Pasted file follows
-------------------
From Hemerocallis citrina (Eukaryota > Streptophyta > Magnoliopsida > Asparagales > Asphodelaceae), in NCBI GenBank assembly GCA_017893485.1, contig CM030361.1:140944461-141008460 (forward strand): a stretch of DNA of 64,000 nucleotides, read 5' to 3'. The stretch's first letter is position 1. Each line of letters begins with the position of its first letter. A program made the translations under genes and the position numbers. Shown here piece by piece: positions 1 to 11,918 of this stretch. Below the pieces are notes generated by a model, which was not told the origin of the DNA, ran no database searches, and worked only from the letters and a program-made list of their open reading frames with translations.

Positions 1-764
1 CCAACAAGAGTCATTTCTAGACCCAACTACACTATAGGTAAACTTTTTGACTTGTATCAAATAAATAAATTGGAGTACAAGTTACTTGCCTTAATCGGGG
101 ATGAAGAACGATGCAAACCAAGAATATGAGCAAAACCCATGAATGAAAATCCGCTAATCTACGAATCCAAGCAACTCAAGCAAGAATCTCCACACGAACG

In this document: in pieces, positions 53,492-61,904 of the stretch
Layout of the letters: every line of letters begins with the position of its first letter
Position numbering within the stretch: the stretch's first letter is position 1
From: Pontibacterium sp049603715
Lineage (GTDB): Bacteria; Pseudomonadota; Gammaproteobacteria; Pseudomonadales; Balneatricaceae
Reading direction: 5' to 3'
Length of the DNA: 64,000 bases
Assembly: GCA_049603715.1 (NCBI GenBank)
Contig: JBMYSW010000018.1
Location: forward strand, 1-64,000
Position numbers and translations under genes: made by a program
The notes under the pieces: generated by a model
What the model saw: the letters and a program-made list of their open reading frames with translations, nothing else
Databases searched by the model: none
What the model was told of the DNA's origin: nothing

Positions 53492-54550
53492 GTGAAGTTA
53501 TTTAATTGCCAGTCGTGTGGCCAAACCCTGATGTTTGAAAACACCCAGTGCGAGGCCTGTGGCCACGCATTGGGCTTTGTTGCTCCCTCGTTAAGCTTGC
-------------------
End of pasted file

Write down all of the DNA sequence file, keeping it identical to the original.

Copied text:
From Hemerocallis citrina (Eukaryota > Streptophyta > Magnoliopsida > Asparagales > Asphodelaceae), in NCBI GenBank assembly GCA_017893485.1, contig CM030361.1:140944461-141008460 (forward strand): a stretch of DNA of 64,000 nucleotides, read 5' to 3'. The stretch's first letter is position 1. Each line of letters begins with the position of its first letter. A program made the translations under genes and the position numbers. Shown here piece by piece: positions 1 to 11,918 of this stretch. Below the pieces are notes generated by a model, which was not told the origin of the DNA, ran no database searches, and worked only from the letters and a program-made list of their open reading frames with translations.

Positions 1-764
1 CCAACAAGAGTCATTTCTAGACCCAACTACACTATAGGTAAACTTTTTGACTTGTATCAAATAAATAAATTGGAGTACAAGTTACTTGCCTTAATCGGGG
101 ATGAAGAACGATGCAAACCAAGAATATGAGCAAAACCCATGAATGAAAATCCGCTAATCTACGAATCCAAGCAACTCAAGCAAGAATCTCCACACGAACG

In this document: in pieces, positions 53,492-61,904 of the stretch
Layout of the letters: every line of letters begins with the position of its first letter
Position numbering within the stretch: the stretch's first letter is position 1
From: Pontibacterium sp049603715
Lineage (GTDB): Bacteria; Pseudomonadota; Gammaproteobacteria; Pseudomonadales; Balneatricaceae
Reading direction: 5' to 3'
Length of the DNA: 64,000 bases
Assembly: GCA_049603715.1 (NCBI GenBank)
Contig: JBMYSW010000018.1
Location: forward strand, 1-64,000
Position numbers and translations under genes: made by a program
The notes under the pieces: generated by a model
What the model saw: the letters and a program-made list of their open reading frames with translations, nothing else
Databases searched by the model: none
What the model was told of the DNA's origin: nothing

Positions 53492-54550
53492 GTGAAGTTA
53501 TTTAATTGCCAGTCGTGTGGCCAAACCCTGATGTTTGAAAACACCCAGTGCGAGGCCTGTGGCCACGCATTGGGCTTTGTTGCTCCCTCGTTAAGCTTGC